Bin is privately owned: One may not discard his Chametz into a privately-owned garbage bin, whether it is one’s personal property, or the property of one’s building, if it will remain there past the 6th hour on Erev Pesach. Thus, one may not discard Chametz garbage into a buildings garbage shoot if it will not be cleared out before the 6th hour on Erev Pesach. One who does so, possibly transgresses the prohibition against owning Chametz. The following are the available options in such a case:
1. Mechiras Chametz: If one sold all of his Chametz to a gentile, as is commonly done today through the community Rabbi, then according to the standard sale contracts used today, all one’s Chametz, including Chametz that is dirty and has no price value, is included in the sale. Accordingly, the Chametz that remains in the garbage in truth is sold to the gentile, and one does not need to do anything further to get rid of it. However, some Poskim negate relying on this sale regarding the Chametz garbage, and thus state one is to use one of the next options.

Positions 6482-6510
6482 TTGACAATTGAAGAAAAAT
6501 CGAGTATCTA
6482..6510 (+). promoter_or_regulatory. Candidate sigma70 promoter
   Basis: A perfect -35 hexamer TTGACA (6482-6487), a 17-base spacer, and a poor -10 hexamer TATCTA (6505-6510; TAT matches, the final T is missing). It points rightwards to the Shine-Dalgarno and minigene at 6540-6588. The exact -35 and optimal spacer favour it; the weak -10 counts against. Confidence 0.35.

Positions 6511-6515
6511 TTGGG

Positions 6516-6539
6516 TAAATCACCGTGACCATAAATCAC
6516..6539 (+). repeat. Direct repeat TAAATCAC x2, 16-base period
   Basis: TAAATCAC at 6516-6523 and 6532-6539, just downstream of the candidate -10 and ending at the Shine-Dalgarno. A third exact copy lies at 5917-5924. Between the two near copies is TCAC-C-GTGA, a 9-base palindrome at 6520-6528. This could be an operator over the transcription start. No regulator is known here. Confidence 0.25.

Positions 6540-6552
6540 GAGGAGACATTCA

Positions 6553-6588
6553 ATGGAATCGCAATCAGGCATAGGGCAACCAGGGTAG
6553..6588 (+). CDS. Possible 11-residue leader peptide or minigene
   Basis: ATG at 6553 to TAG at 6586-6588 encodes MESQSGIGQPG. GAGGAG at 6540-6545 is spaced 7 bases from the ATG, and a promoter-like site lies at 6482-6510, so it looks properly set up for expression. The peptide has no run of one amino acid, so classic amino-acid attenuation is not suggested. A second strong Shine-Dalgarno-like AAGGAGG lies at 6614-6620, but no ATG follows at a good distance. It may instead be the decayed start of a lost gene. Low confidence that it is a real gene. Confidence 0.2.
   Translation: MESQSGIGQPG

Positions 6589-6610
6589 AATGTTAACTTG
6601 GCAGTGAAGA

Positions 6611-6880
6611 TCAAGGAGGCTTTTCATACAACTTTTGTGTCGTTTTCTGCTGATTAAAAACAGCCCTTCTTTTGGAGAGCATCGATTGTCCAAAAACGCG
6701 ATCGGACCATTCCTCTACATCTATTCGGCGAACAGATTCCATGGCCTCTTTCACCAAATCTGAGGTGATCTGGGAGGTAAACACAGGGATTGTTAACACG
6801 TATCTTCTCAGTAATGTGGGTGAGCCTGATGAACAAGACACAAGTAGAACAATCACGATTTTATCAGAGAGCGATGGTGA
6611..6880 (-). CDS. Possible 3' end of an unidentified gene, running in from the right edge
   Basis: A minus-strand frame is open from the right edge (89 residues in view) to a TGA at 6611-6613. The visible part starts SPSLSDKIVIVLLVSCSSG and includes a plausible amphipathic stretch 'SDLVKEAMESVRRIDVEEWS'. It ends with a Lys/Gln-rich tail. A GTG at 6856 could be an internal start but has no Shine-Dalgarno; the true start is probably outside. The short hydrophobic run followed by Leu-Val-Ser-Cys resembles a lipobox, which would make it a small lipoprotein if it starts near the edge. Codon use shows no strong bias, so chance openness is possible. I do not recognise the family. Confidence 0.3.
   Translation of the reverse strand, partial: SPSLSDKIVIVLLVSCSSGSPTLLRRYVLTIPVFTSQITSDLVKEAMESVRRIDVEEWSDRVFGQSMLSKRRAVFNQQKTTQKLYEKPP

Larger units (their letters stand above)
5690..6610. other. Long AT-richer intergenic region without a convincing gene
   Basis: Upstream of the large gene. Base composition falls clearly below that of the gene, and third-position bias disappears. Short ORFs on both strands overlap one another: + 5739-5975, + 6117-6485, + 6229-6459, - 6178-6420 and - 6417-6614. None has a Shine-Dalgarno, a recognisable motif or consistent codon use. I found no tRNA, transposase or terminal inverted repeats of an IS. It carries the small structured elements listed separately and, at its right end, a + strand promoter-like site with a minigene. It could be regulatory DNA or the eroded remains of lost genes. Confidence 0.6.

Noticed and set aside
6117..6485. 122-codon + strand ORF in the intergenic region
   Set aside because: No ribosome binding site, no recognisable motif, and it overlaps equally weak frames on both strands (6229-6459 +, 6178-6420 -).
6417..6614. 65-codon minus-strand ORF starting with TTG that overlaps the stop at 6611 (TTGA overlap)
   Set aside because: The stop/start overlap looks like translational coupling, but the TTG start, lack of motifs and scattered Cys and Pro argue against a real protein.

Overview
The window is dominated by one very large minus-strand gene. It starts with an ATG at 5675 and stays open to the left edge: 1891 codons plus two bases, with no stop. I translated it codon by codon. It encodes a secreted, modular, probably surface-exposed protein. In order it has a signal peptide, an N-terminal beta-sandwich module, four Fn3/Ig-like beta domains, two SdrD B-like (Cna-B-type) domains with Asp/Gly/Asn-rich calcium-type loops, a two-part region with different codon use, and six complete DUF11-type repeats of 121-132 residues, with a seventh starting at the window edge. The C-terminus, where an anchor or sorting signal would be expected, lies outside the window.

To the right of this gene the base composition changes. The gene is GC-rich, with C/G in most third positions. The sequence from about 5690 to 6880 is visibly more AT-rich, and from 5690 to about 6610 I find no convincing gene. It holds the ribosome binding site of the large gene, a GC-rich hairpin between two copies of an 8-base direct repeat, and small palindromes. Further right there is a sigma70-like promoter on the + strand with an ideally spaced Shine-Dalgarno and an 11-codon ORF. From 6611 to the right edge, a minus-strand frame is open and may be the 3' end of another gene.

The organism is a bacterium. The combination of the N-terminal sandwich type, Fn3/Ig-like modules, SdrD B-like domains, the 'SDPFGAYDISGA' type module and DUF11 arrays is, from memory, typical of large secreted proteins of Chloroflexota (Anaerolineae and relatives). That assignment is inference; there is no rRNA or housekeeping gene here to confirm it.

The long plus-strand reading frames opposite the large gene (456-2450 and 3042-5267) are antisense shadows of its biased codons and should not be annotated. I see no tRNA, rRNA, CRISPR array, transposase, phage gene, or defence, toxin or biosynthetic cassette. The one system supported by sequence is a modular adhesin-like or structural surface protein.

2. Disown garbage bin: Disown the garbage can and its contents in front of three people. If the bin is standing in one’s property, then one is to also disown that area of one’s property. In such a case, one may use the garbage can throughout Pesach.
3. Spoiling the Chametz: Spill bleach, or another spoiling agent, onto the Chametz that is in the garbage before the 6th hour on Erev Pesach, thus making it inedible even for a dog.
5. Burn: To save all leftover Chametz starting from the last garbage pickup before the 6th hour of Erev Pesach, until the time of Biur Chametz, in which case one will burn all the Chametz he has.
6. Garbage pickup: To arrange with the municipality to pick up the Chametz on Erev Pesach, up until the 6th hour of the day. [Any Chametz which is discarded after this pickup would need to follow one of the previous mentioned option.]
 Admur 445:1-2; See also 431:1-3, brought in previous Halacha
 Admur 445:1